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IEET > Rights > Personhood > Vision > Bioculture > Futurism > Staff > Kyle Munkittrick

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The Turkle Test


Kyle Munkittrick
By Kyle Munkittrick
Science Not Fiction

Posted: Feb 10, 2011

Can you have an emotional connection with a robot?

Sherry Turkle, Director of the MIT Initiative on Technology and Self, believes you certainly could. Whether or not you should is the question.

People, especially children, project personalities and emotions on to rudimentary robots. As the Chronicle of Higher Education article about Turkle’s work shows, the result of believing a robot can feel is not always happy:

One day during Turkle’s study at MIT, Kismet malfunctioned. A 12 year-old subject named Estelle became convinced that the robot had clammed up because it didn’t like her, and she became sullen and withdrew to load up on snacks provided by the researchers. The research team held an emergency meeting to discuss “the ethics of exposing a child to a sociable robot whose technical limitations make it seem uninterested in the child,” as Turkle describes in [her new book] Alone Together.

We want to believe our robots love us. Movies like Wall-E, The Iron Giant, Short Circuit, and A.I. are all based on the simple idea that robots can develop deep emotional connections with humans. For fans of the Half-Life video game series, Dog, a large scrapheap monstrosity with a penchant for dismembering hostile aliens, is one of the most lovable and loyal characters in the game. Science fiction is packed with robots that endear themselves to us, such as Data from Star Trek, the replicants in Blade Runner, and Legion from Mass Effect. Heck, even R2-D2 and C-3PO seem endeared to one another.

And Futurama has a warning for all of us:


Yet these lovable mechanoids are not what Turkle is critiquing.

Turkle is no Luddite, and does not strike me as a speciesist. What Turkle is critiquing is contentless, performed emotion. Robots like Kismet and Cog are representative of a group of robots where the brains are second to bonding. Humans have evolved to react to subtle emotional cues that allow us to recognize other minds, other persons.

Kismet and Cog have rather rudimentary A.I., but very advanced mimicking and response abilities. The result is they seem to understand us. Part of what makes HAL-9000 terrifying is that we cannot see it emote. HAL simply processes and acts.

On the one hand, we have empty emotional aping; on the other, faceless super-computers. What are we to do? Are we trapped between the options of the mindless bot with the simulated smile or the sterile super-mind calculating the cost of lives?

READ THE REST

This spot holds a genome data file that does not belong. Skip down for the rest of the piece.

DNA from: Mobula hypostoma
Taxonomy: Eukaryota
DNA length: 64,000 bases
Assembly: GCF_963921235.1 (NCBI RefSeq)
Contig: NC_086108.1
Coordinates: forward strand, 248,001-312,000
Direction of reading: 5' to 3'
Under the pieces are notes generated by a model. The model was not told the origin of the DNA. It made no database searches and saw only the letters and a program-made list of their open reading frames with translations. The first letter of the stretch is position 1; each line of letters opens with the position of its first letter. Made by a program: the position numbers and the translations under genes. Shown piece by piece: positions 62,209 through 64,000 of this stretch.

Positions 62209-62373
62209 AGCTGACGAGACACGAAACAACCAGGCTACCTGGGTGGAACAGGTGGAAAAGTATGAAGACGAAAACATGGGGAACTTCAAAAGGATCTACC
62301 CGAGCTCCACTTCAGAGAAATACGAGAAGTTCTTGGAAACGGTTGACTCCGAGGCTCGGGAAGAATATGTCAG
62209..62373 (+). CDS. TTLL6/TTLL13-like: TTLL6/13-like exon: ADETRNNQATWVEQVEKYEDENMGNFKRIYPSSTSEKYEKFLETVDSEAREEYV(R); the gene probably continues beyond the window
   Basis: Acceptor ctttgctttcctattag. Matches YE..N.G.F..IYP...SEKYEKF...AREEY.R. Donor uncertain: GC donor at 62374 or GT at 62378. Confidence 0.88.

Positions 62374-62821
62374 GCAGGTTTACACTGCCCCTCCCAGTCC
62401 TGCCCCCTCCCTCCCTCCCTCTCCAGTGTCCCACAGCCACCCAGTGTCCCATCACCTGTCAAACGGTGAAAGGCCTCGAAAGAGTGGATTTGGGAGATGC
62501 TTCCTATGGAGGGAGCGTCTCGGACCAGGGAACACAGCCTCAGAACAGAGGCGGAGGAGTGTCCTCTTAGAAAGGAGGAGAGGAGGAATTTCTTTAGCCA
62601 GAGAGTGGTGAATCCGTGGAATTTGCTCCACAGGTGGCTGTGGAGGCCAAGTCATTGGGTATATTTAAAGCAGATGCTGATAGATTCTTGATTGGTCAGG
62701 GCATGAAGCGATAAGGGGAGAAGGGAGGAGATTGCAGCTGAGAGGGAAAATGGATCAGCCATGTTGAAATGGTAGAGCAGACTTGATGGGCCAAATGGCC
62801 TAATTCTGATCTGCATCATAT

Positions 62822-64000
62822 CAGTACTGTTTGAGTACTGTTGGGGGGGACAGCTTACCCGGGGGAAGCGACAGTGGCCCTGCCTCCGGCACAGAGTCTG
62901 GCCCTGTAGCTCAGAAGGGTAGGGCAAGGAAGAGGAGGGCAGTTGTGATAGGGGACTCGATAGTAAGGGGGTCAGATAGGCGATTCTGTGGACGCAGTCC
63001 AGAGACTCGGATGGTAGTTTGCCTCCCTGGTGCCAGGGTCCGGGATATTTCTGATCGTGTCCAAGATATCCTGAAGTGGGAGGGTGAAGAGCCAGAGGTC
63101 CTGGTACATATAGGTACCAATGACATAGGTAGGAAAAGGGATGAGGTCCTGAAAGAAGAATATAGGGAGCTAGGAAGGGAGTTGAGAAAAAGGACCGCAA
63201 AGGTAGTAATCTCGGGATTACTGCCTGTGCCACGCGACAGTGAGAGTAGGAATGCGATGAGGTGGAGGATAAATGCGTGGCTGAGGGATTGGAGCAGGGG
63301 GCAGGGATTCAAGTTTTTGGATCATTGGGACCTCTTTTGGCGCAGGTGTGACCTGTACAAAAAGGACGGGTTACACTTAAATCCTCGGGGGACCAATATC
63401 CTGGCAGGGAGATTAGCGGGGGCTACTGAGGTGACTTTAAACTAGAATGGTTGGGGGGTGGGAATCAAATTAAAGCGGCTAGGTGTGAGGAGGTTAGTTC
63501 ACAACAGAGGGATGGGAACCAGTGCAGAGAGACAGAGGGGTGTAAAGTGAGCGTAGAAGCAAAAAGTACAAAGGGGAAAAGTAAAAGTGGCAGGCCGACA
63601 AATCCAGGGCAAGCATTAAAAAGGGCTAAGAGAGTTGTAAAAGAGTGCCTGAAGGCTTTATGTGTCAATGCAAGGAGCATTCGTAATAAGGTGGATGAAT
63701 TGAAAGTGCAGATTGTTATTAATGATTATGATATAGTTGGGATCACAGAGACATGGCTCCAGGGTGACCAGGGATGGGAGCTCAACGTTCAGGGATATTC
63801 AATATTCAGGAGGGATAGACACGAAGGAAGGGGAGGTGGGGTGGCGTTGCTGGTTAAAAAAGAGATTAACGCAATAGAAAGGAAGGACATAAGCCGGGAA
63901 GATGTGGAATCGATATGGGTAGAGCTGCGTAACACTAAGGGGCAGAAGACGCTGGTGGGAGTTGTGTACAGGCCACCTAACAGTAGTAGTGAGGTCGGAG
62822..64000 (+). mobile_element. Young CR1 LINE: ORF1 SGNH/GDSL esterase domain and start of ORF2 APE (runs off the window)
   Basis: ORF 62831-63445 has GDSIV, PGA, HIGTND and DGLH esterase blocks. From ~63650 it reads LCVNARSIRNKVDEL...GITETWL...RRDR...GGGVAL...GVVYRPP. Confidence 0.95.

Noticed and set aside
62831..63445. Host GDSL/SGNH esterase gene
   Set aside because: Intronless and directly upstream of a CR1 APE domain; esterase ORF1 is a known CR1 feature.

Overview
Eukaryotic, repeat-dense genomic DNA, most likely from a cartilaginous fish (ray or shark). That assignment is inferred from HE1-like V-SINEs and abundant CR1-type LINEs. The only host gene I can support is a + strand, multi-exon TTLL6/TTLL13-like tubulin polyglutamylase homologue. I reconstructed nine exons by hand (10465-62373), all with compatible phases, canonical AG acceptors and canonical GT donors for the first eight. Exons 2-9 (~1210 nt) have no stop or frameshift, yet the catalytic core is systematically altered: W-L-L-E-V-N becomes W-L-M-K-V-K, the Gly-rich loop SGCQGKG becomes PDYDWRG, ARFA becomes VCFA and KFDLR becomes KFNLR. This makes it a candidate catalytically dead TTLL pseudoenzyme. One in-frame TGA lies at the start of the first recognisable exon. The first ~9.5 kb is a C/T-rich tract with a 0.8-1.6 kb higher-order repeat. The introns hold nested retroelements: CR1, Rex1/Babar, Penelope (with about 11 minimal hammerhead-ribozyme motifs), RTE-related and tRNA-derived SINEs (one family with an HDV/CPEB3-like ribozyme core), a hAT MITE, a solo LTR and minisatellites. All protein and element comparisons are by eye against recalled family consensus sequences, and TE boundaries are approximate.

Kyle Munkittrick, IEET Program Director: Envisioning the Future, is a recent graduate of New York University, where he received his Master's in bioethics and critical theory.
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COMMENTS


This is the danger I see of attempting too much progress too quickly, yet we have to begin somewhere? Emotional Intelligence can be rationalised, and mimicking can be assimilated quite easily, and as with mirror neurons, we react and project sentience and feelings into bots.

Yet this does not mean it cannot be achieved? It’s not so much about “hard problems” like say Qualia, (simulating algorithm to “know what it is like to experience”, which I believe can still be ultimately achieved through complex understanding of synaesthesia and memory), yet the hard problem is “apperceptions”, (perceptions + memory and personal experience). I don’t see a connection between Qualia and apperceptions per se because apperceptions appear to be a logical reasoning of responses, crunching feedback of feelings and emotions offered etc.

I could be wrong here.. I don’t know, ( I only have my poor old brain to experiment with)?

Without apperceptions, recorded memories, (or programmed algorithmic responses) are as irrelevant and just plain data. We need not only “mindfiles” but “mindware” that can enact and mimic our core emotional biological functions and brain neural networks. The only way I see to achieve this is reverse engineering the brain, and direct brain-machine links. Then we may just deduce systematically the function and higher neural complexity of apperceptions?

The experiment above is valuable for us to recognise the failings, especially by watching children with their less prejudiced outlooks, and I still say this is a “good” thing that we do wish to connect with other life forms? It is no different to loving a pet animal, seeing sentience and understanding in the eyes of a wild Bear or Lion - this is us reaching out and despite the downside I believe this is an ethic worth promoting? The goal is still to create an emotional and feeling AGI, not merely simulated emotions and responses?





If you’re interested in Sherry Turkle’s Alone Together and how technology isolates us, you should check out the short film Do Not Disconnect for free on YouTube.

The short indie is about a girl who tries to break out of a world where everyone is plugged into their headphones.  A world with no interaction.

Please take a few minutes of your time to watch this fun, heartfelt, and insightful short film!

http://www.youtube.com/watch?v=hmRsfnZJh0c

Thanks!





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